By Jonny Lupsha, News Editor
“. NPR reported. The linguistic experts of Merriam webster have defended its place in their lexicon because of its popular use. Panels of linguists decide which words go into the dictionaries.
“Irregardless” is unintentional coat rack – or combination of two partial words. Each word comes out independently when it is alone. In the case of “independently” and “independently”, when combined, the two words become “independently” which is commonly used by the public. Despite its prefix and suffix being added to a double negative, the speaker still generally uses the original word as a substitute for one or other of his original words. Its popularity has earned it a place in the Merriam webster dictionary.
“The definition of the word, upon reading, would appear to be: without regard,” the NPR article said. “Merriam webster defines irregardless as “nonstandard” but means the same as “independently”. Independently was first included in Merriam websterunabridged edition of 1934.
Debates about “real” words are common, but when it comes to making dictionaries, who has the final say? Ultimately, more people than most of us would imagine.
Make a book out of it
People who help compile dictionaries are called lexicographers. According to Merriam webster, a lexicographer is “an author or editor of a dictionary”. So how do they decide on the definition of a new word?
“Lexicographers track the language; they follow it by reading, and now they also follow it using new databases available online, ”said Dr Anne Curzan, Arthur F. Thurnau Professor of English at the University of Michigan. “They are watching to see how a new word is moving in the lexicon. Sometimes new words start in more specialized registers – which can be scientific registers or something like slang – and then move on to broader usage.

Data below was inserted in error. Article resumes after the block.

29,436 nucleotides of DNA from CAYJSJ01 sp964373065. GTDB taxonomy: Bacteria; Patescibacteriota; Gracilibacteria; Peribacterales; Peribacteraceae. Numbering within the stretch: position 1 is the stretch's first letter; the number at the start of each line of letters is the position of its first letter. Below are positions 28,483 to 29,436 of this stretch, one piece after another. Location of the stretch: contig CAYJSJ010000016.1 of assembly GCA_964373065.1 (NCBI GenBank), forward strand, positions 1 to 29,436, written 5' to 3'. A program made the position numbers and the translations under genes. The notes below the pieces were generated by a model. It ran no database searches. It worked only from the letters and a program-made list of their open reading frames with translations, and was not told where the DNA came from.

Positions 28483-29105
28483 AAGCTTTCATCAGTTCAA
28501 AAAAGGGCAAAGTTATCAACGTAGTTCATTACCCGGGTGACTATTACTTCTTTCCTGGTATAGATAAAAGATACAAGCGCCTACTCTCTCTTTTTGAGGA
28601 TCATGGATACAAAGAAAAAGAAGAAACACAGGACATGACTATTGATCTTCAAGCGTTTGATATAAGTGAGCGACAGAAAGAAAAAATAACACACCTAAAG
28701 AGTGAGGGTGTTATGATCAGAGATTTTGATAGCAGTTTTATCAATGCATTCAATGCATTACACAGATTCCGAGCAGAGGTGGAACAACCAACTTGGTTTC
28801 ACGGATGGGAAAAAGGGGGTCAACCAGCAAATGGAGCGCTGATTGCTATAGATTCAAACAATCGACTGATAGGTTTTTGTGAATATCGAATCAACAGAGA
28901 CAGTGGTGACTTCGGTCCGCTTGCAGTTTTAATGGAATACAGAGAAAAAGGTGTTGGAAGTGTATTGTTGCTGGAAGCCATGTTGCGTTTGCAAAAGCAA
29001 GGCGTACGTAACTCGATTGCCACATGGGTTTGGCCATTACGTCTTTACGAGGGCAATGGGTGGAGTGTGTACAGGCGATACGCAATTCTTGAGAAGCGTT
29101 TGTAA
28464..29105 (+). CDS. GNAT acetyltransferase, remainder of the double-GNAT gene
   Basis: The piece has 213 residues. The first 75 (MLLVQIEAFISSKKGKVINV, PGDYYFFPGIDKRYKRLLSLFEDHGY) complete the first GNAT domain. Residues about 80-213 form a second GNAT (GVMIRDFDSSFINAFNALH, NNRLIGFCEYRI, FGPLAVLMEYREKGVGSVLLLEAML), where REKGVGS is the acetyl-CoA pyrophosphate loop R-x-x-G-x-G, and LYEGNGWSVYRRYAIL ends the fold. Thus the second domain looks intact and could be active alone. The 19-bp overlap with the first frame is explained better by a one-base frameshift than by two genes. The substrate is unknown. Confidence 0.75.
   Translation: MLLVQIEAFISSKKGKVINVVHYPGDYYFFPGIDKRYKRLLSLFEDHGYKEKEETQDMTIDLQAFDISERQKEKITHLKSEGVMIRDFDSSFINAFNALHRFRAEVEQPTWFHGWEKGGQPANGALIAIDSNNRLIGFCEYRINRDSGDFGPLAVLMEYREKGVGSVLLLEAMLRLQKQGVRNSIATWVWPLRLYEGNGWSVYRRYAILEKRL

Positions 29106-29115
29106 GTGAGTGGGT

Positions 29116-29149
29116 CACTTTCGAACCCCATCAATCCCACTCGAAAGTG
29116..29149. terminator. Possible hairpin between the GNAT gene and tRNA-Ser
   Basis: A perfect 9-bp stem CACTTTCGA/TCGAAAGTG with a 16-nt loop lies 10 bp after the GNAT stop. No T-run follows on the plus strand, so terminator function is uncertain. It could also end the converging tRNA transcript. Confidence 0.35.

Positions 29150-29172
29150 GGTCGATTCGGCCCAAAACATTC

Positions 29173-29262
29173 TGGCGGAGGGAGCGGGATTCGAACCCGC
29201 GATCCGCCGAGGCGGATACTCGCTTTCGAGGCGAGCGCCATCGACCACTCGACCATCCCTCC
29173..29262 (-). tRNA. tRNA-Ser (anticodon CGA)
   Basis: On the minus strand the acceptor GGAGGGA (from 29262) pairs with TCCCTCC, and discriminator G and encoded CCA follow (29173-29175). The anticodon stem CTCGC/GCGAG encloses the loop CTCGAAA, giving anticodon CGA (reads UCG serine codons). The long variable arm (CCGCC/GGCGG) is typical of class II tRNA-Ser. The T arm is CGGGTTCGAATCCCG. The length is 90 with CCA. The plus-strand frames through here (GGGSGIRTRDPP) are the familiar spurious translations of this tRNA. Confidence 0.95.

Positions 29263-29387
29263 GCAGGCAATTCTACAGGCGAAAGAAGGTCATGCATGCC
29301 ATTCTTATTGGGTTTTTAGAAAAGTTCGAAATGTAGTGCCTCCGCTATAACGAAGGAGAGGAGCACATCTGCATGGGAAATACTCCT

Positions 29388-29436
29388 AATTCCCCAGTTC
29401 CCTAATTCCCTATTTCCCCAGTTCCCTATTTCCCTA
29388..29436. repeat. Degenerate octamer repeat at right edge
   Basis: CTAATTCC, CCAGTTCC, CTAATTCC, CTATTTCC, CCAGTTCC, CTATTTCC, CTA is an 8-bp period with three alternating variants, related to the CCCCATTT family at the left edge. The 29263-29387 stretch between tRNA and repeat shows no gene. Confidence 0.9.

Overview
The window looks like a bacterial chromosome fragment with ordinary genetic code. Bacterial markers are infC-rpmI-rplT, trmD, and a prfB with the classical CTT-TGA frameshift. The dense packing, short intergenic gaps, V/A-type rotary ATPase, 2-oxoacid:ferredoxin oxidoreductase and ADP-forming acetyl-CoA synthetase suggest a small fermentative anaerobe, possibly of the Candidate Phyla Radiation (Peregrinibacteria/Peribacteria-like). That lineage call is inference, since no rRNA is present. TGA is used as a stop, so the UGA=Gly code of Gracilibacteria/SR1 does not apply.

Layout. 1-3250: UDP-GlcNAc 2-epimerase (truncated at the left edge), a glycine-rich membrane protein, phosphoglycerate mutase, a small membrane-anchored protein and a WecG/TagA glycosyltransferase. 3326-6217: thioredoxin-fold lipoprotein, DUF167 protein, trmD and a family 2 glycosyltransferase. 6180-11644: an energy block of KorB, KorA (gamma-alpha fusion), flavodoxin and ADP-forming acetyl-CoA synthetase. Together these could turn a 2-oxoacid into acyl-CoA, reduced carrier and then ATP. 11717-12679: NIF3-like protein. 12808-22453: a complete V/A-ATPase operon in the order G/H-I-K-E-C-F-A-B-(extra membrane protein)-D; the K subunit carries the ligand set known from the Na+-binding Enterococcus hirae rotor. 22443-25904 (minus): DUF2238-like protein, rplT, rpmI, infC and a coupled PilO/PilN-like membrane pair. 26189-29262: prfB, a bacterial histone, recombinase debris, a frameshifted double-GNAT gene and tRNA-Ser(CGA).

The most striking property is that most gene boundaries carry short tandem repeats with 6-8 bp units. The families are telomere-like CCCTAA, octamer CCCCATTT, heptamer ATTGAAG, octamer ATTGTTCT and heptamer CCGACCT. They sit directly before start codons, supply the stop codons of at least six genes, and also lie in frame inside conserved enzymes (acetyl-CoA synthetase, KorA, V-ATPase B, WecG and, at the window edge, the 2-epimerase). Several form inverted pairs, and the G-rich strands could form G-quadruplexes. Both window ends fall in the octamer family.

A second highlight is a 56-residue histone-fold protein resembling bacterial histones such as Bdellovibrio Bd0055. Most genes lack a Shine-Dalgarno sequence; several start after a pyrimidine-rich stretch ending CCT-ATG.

Dr Curzan said lexicographers often wait to see how popular a word becomes in public use – monitoring it in print form – before selecting it for possible inclusion. One example she gave was the term “yada yada,” which originated from Lenny Bruce in the 1960s but was popularized on the TV sitcom. Seinfeld in the 1990s. It was included in the Oxford English Dictionary in 2006.
A panel of experts
When it comes to pronunciation, definition, and usage of certain words, dictionaries consult a handpicked group of language experts they call the usage panel. For example, in dictionaries, words that people use in different ways are sometimes accompanied by a note that says something like “68% of the user panel found this definition acceptable”.
So what is it? Dr Curzan said the use panel for The Dictionary of American Heritage is a pool of around 200 renowned critics, authors and academics; she has been one of them since 2006.
“What that means is that every year or so I get a quiz and it includes questions about, say, pronunciation,” she said. “He will ask you questions about new meanings; for example, “Is it acceptable to use quote mean estimate? ‘ The editors send us this whole questionnaire; they then compile their responses, and that’s how they come up with that “68% of the user panel thinks it’s okay or not. “
Compiling dictionaries takes a lot more work than most of us might imagine. Lexicographers, and the expert groups they consult, strive to shed light on public perception of language and their own perspectives in the ever-changing world of verbal language.independently whose feathers they ruffle.
Dr Anne Curzan contributed to this article. Dr Curzan is Arthur F. Thurnau Professor of English at the University of Michigan. She received a BA in Linguistics from Yale University and an MA and PhD in English Language and Literature from the University of Michigan.